Philadelphia: James Anderson, Lorenzo Brown, Brandon Davies, Daniel Orton, Hollis Thompson, Elliot Williams
Phoenix: Dionte Christmas
Portland: None
Sacramento: Hamady N'diaye
San Antonio: Malcolm Thomas
Toronto: Julyan Stone
Utah: Ian Clark, Diante Garrett, Mike Harris
Washington: None

P.S.: Even before the January rush, nine players on non-guaranteed contracts have already been waived since the regular season began. They are:

Charlotte: James Southerland
Chicago: Mike James
Golden State: Dewayne Dedmon
L.A. Lakers: Elias Harris
New Orleans: Josh Childress, Arinze Onuaku, Lance Thomas
Philadelphia: Darius Morris
Utah: Jamaal Tinsley

State of the Leastern Conference

December, 18, 2013

Marc Stein joins ESPN's George Karl, ESPN Chicago's Nick Friedell and the New York Daily News' Frank Isola for an Outside The Lines panel discussion on the woeful state of the Eastern Conference.
What has already been a robust marketplace, for those of you who love the NBA’s Transaction Game, is about to get robust-er.

OK, OK. Let's just say busier.

A league that has already witnessed three trades headlined by Marcin Gortat, Derrick Williams and Rudy Gay since training camps opened -- with Toronto trying hard as we speak to find a workable Kyle Lowry deal that makes it four -- will see more than 100 new trade chips put into play in less than 48 hours.

At 12:01 a.m. Sunday, no fewer than 114 players who signed new contracts since July will become trade-eligible, thanks to the league rule stipulating that recipients of new deals (in most cases) cannot be dealt until Dec. 15 or three months from the day their new contract is completed ... whichever of those dates falls later. So ...

Just as we would have in the Weekend Dime era, Stein Line Live serves up a list of all 114 of them -- along with a flurry of bonus lists -- to assist in your ESPN Trade Machine endeavors:

Players eligible to be traded as of Sunday


* -- Players with an asterisk next to their name possess additional trade restrictions in their respective contracts that earned them spots on Stein Line Live's All-No-Trade Team. Click here to get reacquainted with that group.

Bonus List No. 1

The following 20 players with new contracts aren't eligible to be traded Sunday because the three-month window since their respective signing dates extends beyond Dec. 15. Next to each player's name is the date he becomes trade-eligible:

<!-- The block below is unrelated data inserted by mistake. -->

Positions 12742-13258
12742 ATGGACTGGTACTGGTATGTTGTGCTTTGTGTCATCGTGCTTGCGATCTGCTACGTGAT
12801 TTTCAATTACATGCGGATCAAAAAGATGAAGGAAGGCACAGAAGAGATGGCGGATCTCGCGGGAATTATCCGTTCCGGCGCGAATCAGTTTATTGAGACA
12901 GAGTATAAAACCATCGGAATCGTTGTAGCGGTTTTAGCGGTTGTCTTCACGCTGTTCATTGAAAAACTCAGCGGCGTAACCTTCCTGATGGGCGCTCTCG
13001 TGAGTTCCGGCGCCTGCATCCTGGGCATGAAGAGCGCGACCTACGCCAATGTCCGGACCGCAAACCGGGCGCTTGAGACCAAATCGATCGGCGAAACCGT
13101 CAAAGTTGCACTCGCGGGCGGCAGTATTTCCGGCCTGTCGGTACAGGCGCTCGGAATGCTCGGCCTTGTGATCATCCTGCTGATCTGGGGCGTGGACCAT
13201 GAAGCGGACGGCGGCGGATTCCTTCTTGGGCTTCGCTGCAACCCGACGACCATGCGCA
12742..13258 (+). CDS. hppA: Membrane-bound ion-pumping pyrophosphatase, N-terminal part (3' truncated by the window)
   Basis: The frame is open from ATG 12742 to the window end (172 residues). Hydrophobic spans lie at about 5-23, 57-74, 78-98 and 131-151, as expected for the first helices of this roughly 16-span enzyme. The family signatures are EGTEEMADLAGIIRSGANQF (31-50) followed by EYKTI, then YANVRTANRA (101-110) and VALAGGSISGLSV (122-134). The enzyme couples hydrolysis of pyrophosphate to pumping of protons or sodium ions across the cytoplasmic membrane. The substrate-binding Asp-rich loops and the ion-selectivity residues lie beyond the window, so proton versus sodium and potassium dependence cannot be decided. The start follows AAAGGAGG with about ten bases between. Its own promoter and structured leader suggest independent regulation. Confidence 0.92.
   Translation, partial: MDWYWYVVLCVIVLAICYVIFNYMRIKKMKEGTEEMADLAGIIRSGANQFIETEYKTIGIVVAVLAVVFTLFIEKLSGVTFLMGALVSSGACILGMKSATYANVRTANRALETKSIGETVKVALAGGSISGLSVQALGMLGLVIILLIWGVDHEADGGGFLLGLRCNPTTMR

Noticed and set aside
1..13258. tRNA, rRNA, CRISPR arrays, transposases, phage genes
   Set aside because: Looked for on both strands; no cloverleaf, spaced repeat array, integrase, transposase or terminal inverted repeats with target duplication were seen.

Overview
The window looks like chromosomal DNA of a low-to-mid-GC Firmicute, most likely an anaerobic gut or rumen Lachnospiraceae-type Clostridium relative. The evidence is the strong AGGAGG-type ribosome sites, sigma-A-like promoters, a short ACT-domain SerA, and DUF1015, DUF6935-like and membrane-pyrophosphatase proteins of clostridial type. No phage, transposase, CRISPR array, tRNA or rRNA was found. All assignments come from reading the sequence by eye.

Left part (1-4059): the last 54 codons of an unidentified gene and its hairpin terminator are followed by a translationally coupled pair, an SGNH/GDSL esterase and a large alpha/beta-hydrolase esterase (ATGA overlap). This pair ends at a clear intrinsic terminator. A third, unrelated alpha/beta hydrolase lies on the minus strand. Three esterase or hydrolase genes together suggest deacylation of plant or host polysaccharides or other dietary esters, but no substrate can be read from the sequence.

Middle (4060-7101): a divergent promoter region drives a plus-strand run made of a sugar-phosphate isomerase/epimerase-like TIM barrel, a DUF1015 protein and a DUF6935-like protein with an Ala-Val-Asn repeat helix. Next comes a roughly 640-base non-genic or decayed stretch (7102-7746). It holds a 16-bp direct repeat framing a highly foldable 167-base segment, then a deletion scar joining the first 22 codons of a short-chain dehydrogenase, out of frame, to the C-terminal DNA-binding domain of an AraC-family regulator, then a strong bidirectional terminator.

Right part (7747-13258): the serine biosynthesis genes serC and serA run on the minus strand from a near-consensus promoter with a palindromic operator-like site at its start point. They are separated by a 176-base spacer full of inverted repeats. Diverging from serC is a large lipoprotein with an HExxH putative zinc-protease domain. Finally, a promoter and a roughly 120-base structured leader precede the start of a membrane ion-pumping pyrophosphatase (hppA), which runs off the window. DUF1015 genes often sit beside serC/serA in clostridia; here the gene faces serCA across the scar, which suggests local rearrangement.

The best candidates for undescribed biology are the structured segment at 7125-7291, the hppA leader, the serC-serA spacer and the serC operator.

Bonus List No. 2

The NBA, as part of its new labor agreement in 2011, restricts players possessing new contracts from being eligible to be traded before Jan. 15 when (1) the player's team is over the salary cap and (2) the first-year salary in the new deal exceeds the prior season's salary by more than 120 percent. There are seven players who fall under those restrictions this season:

Bonus List No. 3

Any player who signs a contract extension cannot be traded for six months if the total length of the contract (prior deal plus extension) is longer than three years or if the extension has annual increases in excess of 4.5 percent. Two big names, as a result, are thus ineligible to be traded until after their teams' respective 2013-14 seasons:

* -- Don't forget that Kobe, as covered in the Nov. 8 SLL post, is also one of four players in the league who possesses an outright no-trade clause in his contract along with Tim Duncan, Kevin Garnett and Dirk Nowitzki.

Bonus List No. 4

There are only eight teams in the league, in case all of this trade-eligibility talk has made you curious, that aren't currently carrying a full 15-man roster. They are:

Could Omer Asik land in Cleveland?

December, 13, 2013
The Houston Rockets remain on course to trade Omer Asik by their self-imposed deadline of Thursday, according to sources familiar with the Rockets' thinking.

As for where ...

TNT's David Aldridge tossed out a new possibility Thursday night during the Rockets' nationally televised loss at Portland, introducing the concept of an Asik-for-Anderson Varejao trade.

Sources close to the process Friday stopped well short of describing the Cavs as Houston's preferred trading partner, but Cleveland certainly has to be added to the list of potential Asik destinations.

The Rockets, meanwhile, continue to give off the vibe that they will find a deal they like by the Dec. 19 buzzer, which they established last week and is the final day they can package anyone they acquire in an Asik trade with other players in a subsequent deal before the league's Feb. 20 trade deadline.

The rest of the latest scuttle from the Asik front:

• The Rockets have shown interest in Varejao in previous years, but one source close to the process indicates to that Houston would not be willing to deal Asik for Varejao straight up. It's believed that Houston would seek at least one more asset in the exchange if talks with the Cavs ever progress to a serious stage, presumably a future first-round pick. Which raises the question: Is Cleveland really willing to surrender that much for Asik -- and absorb Asik's $15 million salary for next season?

• Word is that the Cavs' preference remains upgrading at small forward -- with Chicago's Luol Deng at the top of Cleveland's list -- rather than bringing in a center.